What the expert says: “While it’s important to take prenatal vitamins no matter how healthy you’re eating, Daily Harvest and other like-minded subscription services are great options to help pregnant women consume more of the necessary vitamins and minerals—like calcium, folate, protein, iron and DHA—through real fruits and vegetables,” says New York–based nutritionist Amy Shapiro, noting that many women don’t crave vegetables during pregnancy, so this is an easy way to get them in. “It’s convenient because they do all the heavy lifting for you, and the food is frozen, so it is always on hand when you’re hungry.”

04: Stretch Out

You don’t have to wait until you have a “belly” to use belly butter. I felt silly using products like that until I had a visible belly (around 20 weeks or so), but in hindsight, I should have used them from day one to keep my skin super hydrated and promote better elasticity for what was to come. Three products I couldn’t get enough of: Mama Mio Tummy Rub Butter ($34), Kopari Tropical Coconut Melt ($30) (it smells like vacation) and HATCH Belly Oil ($64). However, it’s important to note that while it’s essential to keep stretched skin hydrated, unfortunately stretch marks are often genetic, so there’s no magic-bullet product to keep them away if your genes suggest otherwise.

What the expert says: “The tendency to get stretch marks may be genetic in some cases,” Reno, NV plastic surgeon Tiffany McCormack, MD says. “It may also depend on the size of the baby and the length of the pregnancy. I don’t personally believe creams and lotions can entirely prevent them—some products will help improve the overall quality of your skin and may be worth considering, but I would not count on them to prevent stretch marks altogether. If you do get stretch marks and want to minimize their appearance after your delivery, in-office treatments such as lasers and microneedling can typically help. And in some cases, a surgical tummy tuck can completely remove the skin where most stretch marks remain.”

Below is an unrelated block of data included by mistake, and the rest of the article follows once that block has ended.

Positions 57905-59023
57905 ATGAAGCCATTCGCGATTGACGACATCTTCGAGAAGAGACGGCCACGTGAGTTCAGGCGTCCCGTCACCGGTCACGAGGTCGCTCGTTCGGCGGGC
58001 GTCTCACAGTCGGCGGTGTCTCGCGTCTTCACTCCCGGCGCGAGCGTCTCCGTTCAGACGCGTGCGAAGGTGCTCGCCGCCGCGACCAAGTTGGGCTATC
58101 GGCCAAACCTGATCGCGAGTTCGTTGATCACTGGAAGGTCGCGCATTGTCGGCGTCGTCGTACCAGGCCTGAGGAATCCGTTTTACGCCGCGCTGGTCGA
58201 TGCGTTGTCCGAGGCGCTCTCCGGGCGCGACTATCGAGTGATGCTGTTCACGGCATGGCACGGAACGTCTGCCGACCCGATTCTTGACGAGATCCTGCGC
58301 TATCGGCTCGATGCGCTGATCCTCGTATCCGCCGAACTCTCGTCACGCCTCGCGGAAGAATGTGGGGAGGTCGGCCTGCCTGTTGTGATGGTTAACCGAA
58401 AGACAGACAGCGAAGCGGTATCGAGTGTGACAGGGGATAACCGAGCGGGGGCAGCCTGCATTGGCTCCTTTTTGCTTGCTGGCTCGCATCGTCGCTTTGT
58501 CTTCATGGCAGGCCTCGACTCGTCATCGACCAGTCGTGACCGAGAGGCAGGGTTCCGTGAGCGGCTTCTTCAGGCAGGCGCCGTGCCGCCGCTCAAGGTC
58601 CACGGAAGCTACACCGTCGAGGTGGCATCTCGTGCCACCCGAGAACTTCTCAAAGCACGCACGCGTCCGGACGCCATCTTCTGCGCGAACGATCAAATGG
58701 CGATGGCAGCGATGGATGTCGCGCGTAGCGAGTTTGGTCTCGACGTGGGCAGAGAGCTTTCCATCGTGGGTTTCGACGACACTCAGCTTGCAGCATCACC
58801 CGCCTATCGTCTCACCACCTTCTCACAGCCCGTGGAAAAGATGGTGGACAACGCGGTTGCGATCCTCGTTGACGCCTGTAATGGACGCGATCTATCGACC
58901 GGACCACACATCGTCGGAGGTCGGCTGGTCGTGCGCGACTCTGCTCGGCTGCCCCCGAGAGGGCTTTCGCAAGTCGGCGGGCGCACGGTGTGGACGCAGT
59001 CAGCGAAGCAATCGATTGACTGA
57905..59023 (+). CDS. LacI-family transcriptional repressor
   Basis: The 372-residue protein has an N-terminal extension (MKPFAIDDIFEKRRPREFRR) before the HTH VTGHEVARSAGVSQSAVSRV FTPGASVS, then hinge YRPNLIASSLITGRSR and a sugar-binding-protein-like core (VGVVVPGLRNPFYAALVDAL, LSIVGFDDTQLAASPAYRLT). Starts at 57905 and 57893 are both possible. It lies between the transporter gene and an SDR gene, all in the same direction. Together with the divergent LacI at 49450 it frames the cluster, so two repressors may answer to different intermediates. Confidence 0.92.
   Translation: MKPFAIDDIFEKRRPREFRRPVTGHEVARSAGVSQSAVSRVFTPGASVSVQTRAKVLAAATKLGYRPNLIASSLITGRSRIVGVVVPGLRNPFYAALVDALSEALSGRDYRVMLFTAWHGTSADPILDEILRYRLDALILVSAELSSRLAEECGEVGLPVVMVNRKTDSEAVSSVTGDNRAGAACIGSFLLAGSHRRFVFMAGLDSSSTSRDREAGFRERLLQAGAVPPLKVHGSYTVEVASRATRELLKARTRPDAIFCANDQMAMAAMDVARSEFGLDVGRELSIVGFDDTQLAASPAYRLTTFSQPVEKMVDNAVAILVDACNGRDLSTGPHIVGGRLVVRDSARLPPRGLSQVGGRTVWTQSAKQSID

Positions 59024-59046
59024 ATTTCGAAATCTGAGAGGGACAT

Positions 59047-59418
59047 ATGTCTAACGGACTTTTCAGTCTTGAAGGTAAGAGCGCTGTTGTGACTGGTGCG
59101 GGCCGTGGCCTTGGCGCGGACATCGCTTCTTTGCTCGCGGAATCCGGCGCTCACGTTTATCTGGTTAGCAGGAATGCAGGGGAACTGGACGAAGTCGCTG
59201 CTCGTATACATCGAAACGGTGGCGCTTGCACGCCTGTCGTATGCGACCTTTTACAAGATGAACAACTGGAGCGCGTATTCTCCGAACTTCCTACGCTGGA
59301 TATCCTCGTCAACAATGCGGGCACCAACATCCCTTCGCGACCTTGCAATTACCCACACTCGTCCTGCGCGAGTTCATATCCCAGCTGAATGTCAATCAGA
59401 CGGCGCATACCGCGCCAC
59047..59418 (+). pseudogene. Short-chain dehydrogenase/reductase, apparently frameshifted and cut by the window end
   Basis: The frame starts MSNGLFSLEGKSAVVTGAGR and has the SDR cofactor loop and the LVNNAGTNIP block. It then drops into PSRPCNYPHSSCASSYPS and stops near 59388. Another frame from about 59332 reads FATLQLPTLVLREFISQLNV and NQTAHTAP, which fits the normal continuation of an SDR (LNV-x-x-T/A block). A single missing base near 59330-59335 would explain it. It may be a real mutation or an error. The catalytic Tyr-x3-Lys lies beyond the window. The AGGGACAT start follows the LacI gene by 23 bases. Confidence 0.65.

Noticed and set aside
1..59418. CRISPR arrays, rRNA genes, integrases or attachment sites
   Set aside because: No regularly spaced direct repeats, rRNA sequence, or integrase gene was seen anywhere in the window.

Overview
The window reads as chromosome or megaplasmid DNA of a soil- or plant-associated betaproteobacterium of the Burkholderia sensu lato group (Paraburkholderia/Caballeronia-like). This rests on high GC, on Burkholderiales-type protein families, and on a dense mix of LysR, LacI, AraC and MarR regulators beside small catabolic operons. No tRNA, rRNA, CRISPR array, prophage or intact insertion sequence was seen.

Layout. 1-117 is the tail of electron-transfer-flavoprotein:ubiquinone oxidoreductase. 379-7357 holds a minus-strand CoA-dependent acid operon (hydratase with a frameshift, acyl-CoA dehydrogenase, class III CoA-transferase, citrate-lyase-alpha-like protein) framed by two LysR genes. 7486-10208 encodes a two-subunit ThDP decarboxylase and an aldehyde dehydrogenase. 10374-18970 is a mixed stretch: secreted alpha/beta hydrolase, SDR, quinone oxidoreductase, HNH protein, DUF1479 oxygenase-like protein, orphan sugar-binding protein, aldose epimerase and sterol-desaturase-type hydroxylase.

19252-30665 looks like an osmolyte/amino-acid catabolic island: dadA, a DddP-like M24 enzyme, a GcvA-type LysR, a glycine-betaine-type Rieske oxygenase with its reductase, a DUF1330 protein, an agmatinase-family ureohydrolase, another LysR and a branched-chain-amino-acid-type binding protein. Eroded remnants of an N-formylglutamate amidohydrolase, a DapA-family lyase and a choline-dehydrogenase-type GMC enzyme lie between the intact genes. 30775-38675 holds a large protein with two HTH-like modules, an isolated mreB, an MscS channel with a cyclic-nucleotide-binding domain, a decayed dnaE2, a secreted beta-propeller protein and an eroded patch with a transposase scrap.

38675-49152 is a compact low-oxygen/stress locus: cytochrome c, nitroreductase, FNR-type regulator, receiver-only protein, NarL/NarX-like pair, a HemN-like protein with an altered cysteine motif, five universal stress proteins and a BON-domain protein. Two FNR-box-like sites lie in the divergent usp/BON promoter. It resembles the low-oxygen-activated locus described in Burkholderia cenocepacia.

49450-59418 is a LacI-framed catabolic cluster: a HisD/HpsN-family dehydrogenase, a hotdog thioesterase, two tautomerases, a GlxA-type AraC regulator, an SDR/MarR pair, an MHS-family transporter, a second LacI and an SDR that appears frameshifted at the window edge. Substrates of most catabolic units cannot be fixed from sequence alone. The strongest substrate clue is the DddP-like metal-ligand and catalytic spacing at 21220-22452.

05: Dry Spell

Your eyes may get really dry, and your vision may actually change, too. Both things happened to me, and I found my contacts to be pretty uncomfortable for several weeks in my third trimester. If you wear contacts or glasses, your eye doctor will probably advise that you don’t come in for your annual appointment during pregnancy, but rather hold off until baby is born (when your eyes will readjust).

What the expert says: “It is very common for a woman’s eyes and vision to change during pregnancy,” says Oakland, NJ ophthalmologist Diane Hilal-Campo, MD, founder of twenty/twenty beauty. “The surge in hormones causes fluid shifts, which can change the shape of the cornea and lens temporarily, blurring vision. Women who already use glasses or contacts may notice they’re not as effective as they were pre-pregnancy, while those with healthy vision may observe weaker or blurry vision. However, large changes in vision, flashing lights or light sensitivity could be symptoms of pre-eclampsia and you should let your doctor know immediately. Dry eyes are also common during this time, making your eyes red and irritated. Preservative free artificial tears—popular ones are Refresh and Systane, available over the counter—are the safest to use, and you can use them as frequently as you like, with and without contact lenses.”

06: Ingredient Index

You don’t have to go crazy throwing out all of your skin-care products the moment you find out you’re pregnant. It’s true that some ingredients are general no-nos—retinol and retinoids are vitamin A derivatives that are proven to cause fetal deformities in high doses; plant-based bakuchiol is a safe alternative—but some are a little less black and white. I learned this early on about alphahydroxy and betahydroxy acids, as well as chemical sunscreen.